Legs Like Tree Trunks vocalist and guitarist Matt Holden has never really had one specific place to call "home." After spending most of his childhood in New Zealand, Holden moved to England, then across the pond to Boston and Philadelphia. He finally made his move to Pittsburgh to get his degree in sociology at Pitt.
"I'm a firm believer that the music you create is inspired by literally everything you've ever come into contact with," he says, "be it other people or music or movies — any type of creative endeavors."
It's the same sense of adventure and exploration that defines Legs Like Tree Trunks. It was during his sophomore year that Holden, now 21, met the three other musicians that would eventually form the indie band. Bassist Dave Shepherd responded to one of Holden's Craigslist ads, and the two began playing together as an acoustic guitar-and-upright bass duo. They would later recruit drummer Tyler Donaldson, who had previously played with Holden in a band called Ready Room, and Dave Cerminara to play guitar.
Now, less than two years later, the fledgling band is preparing for its upcoming week-long winter tour, scheduled around conflicting winter breaks and real-world jobs. Maintaining a balance between work and music is tough, Holden says. "We can't really get nearly as much done as we want to or could be able to. If we weren't all in school, we'd be [on tour] six months out of the year, but we can only get a week here or a week there."
It's a time period of personal evolution for them all, he says. With most either having already graduated from college or preparing to, they're each undergoing some serious life changes — something Holden says is reflected in the new material the band is writing for its upcoming full-length record, expected sometime this summer.
Although its most recent record, Future Reference, was just released in September, it's actually been over a year in the making. The band started recording the drums for the five-track album during the summer of 2011 but had to wait almost an entire year to return to the studio and finish it. It all comes down to distance, which makes writing and recording difficult for Legs Like Tree Trunks.
Cerminara and Holden both live in Pittsburgh, but the rest of the band's members spend most of their time in different cities — as far away as Philadelphia. "If we play two weekends a month on the road, then we can get by without practicing, so that's kind of been how we've been making it work," Holden says.
The four musicians combine an eclectic mix of influences and backgrounds in jazz, hip hop, metal and music theory to create what the band likes to call "mathy, folky indie rock." The four friends are always sending demos back and forth. "But when we're all able to get together it just ties it all together," Holden says.
When the band released Future Reference, it opted to offer it online for free. "I think people buy physical copies of music to remember a specific [time] seeing a band play," he posits, "which is why you have this kind of huge rise of bands putting their stuff on Bandcamp for free, and then touring and selling it on vinyl or tapes or CDs or whatever. It's a totally different model nowadays, really."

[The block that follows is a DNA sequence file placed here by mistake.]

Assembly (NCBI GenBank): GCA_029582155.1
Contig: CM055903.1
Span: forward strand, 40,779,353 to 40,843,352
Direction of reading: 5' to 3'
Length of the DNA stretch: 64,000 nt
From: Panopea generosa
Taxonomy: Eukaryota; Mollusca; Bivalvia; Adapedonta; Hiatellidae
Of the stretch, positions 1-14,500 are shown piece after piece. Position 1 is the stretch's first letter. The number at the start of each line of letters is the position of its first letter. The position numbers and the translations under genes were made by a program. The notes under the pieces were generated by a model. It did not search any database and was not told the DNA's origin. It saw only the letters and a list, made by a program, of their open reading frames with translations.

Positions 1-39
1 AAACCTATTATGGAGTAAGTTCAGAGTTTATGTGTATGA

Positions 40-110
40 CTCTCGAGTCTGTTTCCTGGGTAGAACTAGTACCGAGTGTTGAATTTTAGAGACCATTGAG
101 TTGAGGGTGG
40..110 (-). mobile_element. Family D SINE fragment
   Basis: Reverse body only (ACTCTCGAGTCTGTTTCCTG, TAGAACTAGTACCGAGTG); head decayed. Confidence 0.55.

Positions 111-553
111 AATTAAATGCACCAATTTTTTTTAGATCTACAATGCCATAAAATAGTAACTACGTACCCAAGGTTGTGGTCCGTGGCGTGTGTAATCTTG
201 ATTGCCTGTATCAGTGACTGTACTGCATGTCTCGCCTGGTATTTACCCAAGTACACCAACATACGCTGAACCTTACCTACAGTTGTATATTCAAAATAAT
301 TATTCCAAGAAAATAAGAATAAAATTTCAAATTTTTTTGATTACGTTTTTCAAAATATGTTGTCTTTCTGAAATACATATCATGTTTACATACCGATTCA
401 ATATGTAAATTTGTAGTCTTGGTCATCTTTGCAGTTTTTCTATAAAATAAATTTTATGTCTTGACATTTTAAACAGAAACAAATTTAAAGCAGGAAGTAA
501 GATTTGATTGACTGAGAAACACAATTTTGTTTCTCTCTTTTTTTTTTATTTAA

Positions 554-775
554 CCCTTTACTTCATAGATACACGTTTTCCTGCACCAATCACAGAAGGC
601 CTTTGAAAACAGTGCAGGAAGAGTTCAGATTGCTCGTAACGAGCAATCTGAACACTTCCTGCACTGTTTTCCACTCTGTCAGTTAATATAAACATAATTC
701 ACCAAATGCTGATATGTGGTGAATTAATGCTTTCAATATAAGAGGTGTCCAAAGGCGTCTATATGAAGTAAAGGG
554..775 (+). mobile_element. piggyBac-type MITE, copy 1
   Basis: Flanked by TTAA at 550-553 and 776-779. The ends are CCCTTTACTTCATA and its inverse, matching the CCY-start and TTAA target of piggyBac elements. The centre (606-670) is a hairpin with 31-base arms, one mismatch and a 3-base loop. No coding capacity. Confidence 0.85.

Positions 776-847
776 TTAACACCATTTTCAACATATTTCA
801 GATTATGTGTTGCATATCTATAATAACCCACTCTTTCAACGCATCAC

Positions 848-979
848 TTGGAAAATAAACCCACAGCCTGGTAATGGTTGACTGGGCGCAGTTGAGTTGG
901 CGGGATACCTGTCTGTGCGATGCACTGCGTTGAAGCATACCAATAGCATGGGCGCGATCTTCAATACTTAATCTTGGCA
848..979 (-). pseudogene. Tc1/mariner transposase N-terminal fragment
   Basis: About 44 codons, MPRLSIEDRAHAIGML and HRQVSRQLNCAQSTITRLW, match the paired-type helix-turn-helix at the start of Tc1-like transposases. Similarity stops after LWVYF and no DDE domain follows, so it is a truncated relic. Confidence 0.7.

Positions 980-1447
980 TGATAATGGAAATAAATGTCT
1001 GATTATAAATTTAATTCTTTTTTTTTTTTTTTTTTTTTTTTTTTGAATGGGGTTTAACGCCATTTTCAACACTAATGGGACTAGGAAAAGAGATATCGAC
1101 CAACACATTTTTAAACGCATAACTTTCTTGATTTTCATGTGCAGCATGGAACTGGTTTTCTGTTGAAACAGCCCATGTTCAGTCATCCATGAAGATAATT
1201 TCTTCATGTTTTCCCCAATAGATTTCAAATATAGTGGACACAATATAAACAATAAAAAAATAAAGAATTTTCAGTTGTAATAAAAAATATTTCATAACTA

The band's members have one goal in mind: getting people to hear their music. That translates to playing shows anywhere and everywhere, despite having to sustain life on ramen noodles, scotch and the kindness of strangers. "It's pretty much all about making new friends and eating new sandwiches," Holden quips.
For a bunch of 20-somethings, he admits, they're all pretty responsible; it's a struggle to think of any wild tour stories. "The challenge is leaving tour and coming back home and doing the real-life shit," he says, "because I'd rather just escape from it all."
Although "home" for the four-piece might not always be Pittsburgh, Legs Like Tree Trunks owe much of its success to the local music scene.
"The city is overwhelmingly young and creative," Holden says, "and there's also a lot of money being invested in the arts, which is really helpful for artists. There's just a great kind of creative, collaborative energy here."
It's the same family nature found in Pittsburgh that Holden says is really fostering the growth of indie bands, both locally and globally. There are more opportunities for bands to find and reach new audiences, and Legs Like Tree Trunks have done their best to take advantage of all it can.
Recently the band recorded a session at the Daytrotter studios in Rock Island, Ill., released in October of this year. The studio and website invites bands — ranging from big names like Mumford & Sons to fledgling acts — to stop by while they're out on tour and play a quick, raw acoustic set.
According to Holden, the experience was a big deal to the band because the website has always been an outlet through which they've discovered some of their favorite bands. Daytrotter aims to cultivate and support emerging indie bands — something that Holden tries to do through Legs Like Tree Trunks.
"That's really what's happening in indie music these days: Everybody's paying it forward for the love of music," he says. "We're all relying on the kindness and energy and spirit of everybody else in this music scene all across the country, and the world in some aspects. Everyone's helping each other promote their art and themselves instead of treating it like a competition."